Posts Tagged ‘Today in D.C. History’

Today in D.C. History: Renaming of 16th Street NW for Reagan Shot Down by Residents

On July 28, 2005, a Republican congressman from south Texas quietly introduced a bill to rename D.C.’s 16th Street NW in honor of former president Ronald Reagan. Local uproar from D.C. residents and political leaders caused Rep. Henry Bonilla’s bill, H.R. 3525, to go nowhere.
The conservative out-of-towner’s plan was squashed by the overwhelmingly Democratic [...]

Today in D.C. History: Anthony Williams Forced to Run Write-In Campaign

Mayor Anthony Williams’ campaign for re-election hit a major snag when the validity of signatures on his petition to get on the ballot was called into question. On July 15, 2002, Dorothy Brizill, Gary Imhoff, Mark Sibley, and Shaun Snyder filed a joint challenge to Williams’ petition, claiming that 9,250 of 10,102 signatures were “defective,” [...]

Today in D.C. History: District’s Virginia Territory Retroceded to Old Dominion

The District didn’t always resemble a piece of squareish bread with a huge bite-size chunk missing. Once upon a time—more than 160 years ago—Arlington County and part of the city of Alexandria fell within the District's limits, completing a full diamond that spanned the Potomac River.
Or at least it did until 1847, when the federal [...]

Today in D.C. History: Renovated Eastern Market Reopens After Devastating Blaze

On June 26, 2009, hundreds of people waited in line to get their first look at the new and improved Eastern Market on Capitol Hill. More than two years earlier, a three-alarm fire blazed through the beloved Adolf Cluss-designed building, destroying much of the interior and its original vendor stalls, leaving behind a charred [...]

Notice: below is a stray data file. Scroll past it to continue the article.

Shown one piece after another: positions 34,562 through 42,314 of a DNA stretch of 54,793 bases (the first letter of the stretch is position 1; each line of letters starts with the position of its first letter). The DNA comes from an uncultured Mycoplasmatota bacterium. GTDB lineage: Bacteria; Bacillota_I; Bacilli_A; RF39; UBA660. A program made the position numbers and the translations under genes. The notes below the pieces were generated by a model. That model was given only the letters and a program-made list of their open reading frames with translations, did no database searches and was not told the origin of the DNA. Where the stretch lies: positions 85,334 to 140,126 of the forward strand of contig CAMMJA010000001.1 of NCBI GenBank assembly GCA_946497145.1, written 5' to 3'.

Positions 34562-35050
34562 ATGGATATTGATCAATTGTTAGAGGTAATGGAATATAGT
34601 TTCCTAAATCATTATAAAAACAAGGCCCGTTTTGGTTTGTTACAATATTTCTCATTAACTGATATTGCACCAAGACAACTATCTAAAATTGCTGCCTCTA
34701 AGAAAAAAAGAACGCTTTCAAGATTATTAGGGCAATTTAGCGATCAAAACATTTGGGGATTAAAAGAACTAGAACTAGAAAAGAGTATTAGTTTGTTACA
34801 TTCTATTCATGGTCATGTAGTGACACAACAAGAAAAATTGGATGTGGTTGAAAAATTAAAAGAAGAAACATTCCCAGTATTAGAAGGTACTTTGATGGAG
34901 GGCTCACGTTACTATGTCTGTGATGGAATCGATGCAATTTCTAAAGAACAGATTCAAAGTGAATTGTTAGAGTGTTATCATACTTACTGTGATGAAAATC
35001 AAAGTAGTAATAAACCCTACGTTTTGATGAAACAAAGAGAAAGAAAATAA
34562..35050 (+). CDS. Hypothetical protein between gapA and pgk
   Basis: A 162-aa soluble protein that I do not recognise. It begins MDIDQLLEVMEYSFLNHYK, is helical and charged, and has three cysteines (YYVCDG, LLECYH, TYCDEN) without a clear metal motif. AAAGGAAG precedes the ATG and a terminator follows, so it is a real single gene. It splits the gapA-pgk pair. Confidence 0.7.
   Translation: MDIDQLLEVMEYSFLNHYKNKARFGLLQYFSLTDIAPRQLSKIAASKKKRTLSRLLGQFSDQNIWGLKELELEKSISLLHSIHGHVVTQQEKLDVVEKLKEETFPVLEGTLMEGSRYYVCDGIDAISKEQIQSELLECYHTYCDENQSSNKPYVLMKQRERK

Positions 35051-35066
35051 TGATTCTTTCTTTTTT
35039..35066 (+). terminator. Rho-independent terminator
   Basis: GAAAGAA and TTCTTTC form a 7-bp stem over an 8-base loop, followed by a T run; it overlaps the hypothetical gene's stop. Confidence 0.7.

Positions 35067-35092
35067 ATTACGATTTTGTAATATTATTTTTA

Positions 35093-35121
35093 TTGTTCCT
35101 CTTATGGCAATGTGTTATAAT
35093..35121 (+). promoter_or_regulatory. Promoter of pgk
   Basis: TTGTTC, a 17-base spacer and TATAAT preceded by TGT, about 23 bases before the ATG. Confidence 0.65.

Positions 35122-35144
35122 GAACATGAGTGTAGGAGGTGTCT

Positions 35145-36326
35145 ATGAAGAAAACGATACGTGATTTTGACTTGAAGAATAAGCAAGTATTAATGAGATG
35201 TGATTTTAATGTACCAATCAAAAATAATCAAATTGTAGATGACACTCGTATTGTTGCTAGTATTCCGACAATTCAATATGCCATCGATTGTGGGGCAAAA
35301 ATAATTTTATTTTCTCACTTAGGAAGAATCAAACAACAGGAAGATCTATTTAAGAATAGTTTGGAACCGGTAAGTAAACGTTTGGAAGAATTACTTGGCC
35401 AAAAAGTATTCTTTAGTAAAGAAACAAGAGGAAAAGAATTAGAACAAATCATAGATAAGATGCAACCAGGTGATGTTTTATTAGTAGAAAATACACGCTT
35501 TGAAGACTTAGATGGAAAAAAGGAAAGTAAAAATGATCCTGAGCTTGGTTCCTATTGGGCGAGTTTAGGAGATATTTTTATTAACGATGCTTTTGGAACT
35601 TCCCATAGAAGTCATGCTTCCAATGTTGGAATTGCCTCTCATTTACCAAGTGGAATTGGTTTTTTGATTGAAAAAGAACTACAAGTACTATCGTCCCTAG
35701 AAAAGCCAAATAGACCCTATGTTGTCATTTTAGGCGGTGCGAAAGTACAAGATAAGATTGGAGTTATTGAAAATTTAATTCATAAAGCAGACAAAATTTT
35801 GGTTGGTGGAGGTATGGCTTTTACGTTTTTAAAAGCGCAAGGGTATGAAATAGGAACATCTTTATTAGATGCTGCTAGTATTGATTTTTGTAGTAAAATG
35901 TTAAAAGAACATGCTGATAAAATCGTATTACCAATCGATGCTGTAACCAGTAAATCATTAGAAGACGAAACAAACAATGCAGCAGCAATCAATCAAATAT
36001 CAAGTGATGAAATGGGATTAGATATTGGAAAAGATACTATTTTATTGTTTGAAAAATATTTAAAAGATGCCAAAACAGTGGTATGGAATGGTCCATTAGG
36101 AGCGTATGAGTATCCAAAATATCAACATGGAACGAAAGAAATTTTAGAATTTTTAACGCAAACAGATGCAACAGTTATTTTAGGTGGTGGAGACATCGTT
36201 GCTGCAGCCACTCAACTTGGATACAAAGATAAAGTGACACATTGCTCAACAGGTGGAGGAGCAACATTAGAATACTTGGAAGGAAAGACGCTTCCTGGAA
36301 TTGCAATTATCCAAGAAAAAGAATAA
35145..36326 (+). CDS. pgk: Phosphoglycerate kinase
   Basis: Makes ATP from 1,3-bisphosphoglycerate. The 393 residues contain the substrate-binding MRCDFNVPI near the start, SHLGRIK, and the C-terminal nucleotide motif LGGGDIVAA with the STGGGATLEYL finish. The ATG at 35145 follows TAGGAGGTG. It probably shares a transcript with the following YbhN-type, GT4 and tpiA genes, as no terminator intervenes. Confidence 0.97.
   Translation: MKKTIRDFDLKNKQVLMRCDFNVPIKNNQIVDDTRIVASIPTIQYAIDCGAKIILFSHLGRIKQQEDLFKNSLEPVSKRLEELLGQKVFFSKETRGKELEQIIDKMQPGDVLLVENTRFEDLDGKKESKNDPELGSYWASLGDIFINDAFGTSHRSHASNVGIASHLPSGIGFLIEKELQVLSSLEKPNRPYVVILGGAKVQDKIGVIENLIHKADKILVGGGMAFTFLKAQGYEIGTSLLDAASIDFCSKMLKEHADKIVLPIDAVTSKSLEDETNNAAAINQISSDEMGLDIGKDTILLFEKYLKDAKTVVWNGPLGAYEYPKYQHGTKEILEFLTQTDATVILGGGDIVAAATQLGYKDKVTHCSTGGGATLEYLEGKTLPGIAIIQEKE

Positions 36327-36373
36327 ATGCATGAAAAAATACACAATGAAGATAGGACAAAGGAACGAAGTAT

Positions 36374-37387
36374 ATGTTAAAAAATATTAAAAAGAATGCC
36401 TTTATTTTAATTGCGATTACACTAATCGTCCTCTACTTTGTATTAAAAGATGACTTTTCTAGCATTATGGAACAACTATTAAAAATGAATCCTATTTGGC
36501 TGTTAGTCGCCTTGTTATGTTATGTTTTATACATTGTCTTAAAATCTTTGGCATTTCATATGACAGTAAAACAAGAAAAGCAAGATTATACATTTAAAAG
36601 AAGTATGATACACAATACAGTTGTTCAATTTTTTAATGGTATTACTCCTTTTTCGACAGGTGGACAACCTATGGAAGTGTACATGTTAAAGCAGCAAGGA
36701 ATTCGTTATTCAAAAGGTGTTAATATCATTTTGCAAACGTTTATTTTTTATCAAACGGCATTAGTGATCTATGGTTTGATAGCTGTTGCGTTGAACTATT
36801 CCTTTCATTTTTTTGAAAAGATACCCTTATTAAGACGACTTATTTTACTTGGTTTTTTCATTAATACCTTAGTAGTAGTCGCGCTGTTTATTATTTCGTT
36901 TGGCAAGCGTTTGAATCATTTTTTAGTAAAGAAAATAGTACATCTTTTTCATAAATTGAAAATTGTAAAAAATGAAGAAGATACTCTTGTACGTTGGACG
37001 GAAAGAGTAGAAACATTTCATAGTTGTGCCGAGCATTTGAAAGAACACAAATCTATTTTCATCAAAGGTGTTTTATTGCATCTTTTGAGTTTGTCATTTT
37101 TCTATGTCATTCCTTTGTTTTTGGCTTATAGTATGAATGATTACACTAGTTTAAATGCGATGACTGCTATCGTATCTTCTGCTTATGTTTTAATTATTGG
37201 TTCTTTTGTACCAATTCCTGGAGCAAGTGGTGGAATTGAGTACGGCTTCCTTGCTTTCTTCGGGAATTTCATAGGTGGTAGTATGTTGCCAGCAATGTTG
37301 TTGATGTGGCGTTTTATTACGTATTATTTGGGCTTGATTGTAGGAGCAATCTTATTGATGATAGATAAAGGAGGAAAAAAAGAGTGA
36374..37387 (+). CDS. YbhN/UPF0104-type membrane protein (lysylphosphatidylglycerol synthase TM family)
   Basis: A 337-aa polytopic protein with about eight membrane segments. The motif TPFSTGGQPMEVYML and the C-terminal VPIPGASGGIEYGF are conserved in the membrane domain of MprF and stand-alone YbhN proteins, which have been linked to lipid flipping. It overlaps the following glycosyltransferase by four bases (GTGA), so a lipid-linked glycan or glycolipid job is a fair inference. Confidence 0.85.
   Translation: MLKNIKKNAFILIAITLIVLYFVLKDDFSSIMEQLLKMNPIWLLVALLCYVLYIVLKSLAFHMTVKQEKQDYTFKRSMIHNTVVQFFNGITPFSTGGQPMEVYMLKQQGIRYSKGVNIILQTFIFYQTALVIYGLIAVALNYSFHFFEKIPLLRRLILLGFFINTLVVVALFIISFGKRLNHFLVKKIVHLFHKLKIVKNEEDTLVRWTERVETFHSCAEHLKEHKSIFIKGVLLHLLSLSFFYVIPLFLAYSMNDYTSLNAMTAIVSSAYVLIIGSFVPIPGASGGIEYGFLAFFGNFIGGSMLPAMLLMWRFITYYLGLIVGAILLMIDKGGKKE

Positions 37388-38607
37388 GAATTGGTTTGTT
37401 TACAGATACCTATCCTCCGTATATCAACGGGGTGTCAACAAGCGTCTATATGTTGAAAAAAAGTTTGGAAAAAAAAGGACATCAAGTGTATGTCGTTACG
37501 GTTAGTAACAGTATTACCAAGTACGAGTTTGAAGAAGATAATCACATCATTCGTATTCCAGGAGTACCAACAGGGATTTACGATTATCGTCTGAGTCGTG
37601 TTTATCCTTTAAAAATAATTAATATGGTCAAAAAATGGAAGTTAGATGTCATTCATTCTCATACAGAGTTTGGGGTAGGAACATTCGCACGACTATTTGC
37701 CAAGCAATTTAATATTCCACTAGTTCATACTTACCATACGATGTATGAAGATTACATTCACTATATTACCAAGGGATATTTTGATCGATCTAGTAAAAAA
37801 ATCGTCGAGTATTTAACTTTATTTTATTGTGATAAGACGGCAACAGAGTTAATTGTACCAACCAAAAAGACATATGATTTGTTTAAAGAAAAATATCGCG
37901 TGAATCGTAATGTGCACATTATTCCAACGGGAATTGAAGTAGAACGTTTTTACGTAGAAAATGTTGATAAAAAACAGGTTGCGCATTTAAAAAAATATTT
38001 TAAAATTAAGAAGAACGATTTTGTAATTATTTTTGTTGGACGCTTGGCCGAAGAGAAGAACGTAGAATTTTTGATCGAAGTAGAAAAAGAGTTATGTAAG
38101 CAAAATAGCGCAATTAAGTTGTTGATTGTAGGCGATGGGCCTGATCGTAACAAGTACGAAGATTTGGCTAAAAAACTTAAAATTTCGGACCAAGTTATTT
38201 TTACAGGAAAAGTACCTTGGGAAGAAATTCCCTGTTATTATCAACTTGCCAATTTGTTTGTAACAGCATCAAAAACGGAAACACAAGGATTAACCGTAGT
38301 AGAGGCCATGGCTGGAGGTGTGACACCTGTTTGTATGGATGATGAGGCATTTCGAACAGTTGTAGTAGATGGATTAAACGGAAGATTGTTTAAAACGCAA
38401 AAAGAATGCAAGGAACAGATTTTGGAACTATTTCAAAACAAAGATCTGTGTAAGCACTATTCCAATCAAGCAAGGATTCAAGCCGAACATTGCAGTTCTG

Today in D.C. History: Hurricane Agnes Floods National Zoo, Washes Away Controversial Three Sisters Bridge

On June 22, 1972, Hurricane Agnes dumped torrential rainfall on the region as it swept up the eastern seaboard from the Carolinas to New York, flooding the Potomac River and Rock Creek in the District.
According to a report by the National Weather Service, the rare flooding event hit D.C., Virginia, and Maryland after Agnes dumped [...]

Today in D.C. History: Red Line Crash Kills 9 Near Fort Totten

On June 22, 2009, the deadliest crash in Metrorail's history occurred when two Red Line trains collided near the Fort Totten station, killing nine people and injuring dozens more.
The accident, and a subsequent National Transportation Safety Board investigation, offered a harsh assessment of Metro’s lax safety maintenance. That Monday just before 5 p.m., at the [...]

Today in D.C. History: Anthony Williams Takes Final Mayoral Cannonball Plunge

On June 21, 2006, Anthony Williams took his final cannonball plunge into a D.C. swimming pool as mayor, his traditional way to open the city’s pools for the summer. Williams' two terms as the District's fourth Home Rule-era mayor began with a splash in 1999, when he made his inaugural dive. In 2006, Williams, who [...]

Today in D.C. History: D.C.’s ‘Feather-Duster’ Legislature Meets for Last Time